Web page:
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: Setting up a home storage solution doesn't have to be difficult

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Benny Har-Even
| 21 mins ago
£239.99 inc VAT
Price comparision from , and manufacturers
While many NAS drives, with their need for installing disks and using screwdrivers, have a rather techly feel about them, the WD My Cloud Mirror range is clearly aimed at the consumer. It’s a very compact unit with a pleasingly space age looking shell with curves rather than the harsh angular lines of most NAS. It looks more like WALL-E’s futuristic friend EVE, rather than well, WALL-E. Also see: Best NAS drives
It does however have quite a plastic feel to it and is less sturdy as other units we’ve tested. It’s a two-bay model and this 4TB models comes pre-populated with two 2TB disks preconfigured as RAID 1, so you get 1.96 TB of usable storage capacity, which doesn’t seem that much for a NAS these days. You can buy one with 16 TB, but that versions costs over £750. The 6 TB version could be the better value option. You can buy this 4TB version at Amazon.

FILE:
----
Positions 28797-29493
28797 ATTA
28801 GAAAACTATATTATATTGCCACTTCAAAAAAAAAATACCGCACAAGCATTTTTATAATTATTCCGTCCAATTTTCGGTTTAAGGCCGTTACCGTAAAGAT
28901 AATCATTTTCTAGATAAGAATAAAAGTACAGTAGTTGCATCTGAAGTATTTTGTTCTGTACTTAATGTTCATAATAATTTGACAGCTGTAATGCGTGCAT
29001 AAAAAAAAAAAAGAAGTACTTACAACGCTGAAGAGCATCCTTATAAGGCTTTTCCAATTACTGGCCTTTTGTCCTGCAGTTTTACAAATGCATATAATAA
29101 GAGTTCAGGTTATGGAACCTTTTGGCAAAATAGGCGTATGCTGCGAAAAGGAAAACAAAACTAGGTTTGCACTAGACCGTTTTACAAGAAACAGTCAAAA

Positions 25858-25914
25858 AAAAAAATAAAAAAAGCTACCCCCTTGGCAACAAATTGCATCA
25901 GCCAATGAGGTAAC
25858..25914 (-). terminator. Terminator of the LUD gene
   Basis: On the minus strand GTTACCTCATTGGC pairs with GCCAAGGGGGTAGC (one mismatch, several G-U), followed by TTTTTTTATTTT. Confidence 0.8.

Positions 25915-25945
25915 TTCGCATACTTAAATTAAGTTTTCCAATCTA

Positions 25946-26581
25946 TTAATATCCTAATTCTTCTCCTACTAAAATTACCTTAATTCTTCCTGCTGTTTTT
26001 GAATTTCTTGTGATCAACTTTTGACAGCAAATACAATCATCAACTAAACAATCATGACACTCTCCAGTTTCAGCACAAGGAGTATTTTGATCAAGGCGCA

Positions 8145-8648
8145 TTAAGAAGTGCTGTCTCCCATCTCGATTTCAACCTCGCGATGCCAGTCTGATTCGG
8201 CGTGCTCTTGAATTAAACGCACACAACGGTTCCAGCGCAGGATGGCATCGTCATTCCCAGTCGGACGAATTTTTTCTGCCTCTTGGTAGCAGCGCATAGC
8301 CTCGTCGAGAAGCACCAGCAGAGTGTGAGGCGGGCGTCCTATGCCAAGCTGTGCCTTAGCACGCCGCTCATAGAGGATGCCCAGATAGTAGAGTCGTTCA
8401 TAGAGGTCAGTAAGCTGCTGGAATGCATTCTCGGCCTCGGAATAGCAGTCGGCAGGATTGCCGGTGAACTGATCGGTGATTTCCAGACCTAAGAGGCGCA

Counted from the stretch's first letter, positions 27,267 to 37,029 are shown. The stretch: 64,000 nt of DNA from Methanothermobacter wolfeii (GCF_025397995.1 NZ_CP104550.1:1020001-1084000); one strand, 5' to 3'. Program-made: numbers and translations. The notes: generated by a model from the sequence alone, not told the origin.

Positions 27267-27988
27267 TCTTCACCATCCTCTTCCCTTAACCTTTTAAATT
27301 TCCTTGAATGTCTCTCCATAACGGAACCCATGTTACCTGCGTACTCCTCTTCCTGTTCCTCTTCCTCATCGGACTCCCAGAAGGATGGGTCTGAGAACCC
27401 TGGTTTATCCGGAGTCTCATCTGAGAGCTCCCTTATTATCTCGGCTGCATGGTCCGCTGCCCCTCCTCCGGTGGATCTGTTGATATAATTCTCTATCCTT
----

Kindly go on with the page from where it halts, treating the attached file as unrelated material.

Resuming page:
If a drive does fail, or if you wanted upgrade you can access them simply just by popping the lid off on the top.
At the rear, there are two USB 3.0 ports and a simply Gigabit Ethernet port. Make sure your router and your computer have Gigabit Ethernet if you want to ensure you get the maximum speeds you can. There’s also a cable lock port for physically securing the drive and a reset button.
Set up was straightforward. You type ‘http://wdmycloud’ into your browser and from there you create a login password and an account for remote access. With no need to install disks or build the RAID you are up and running very quickly.
The main UI has a rather simplistic look to it but is designed to be easy to use.

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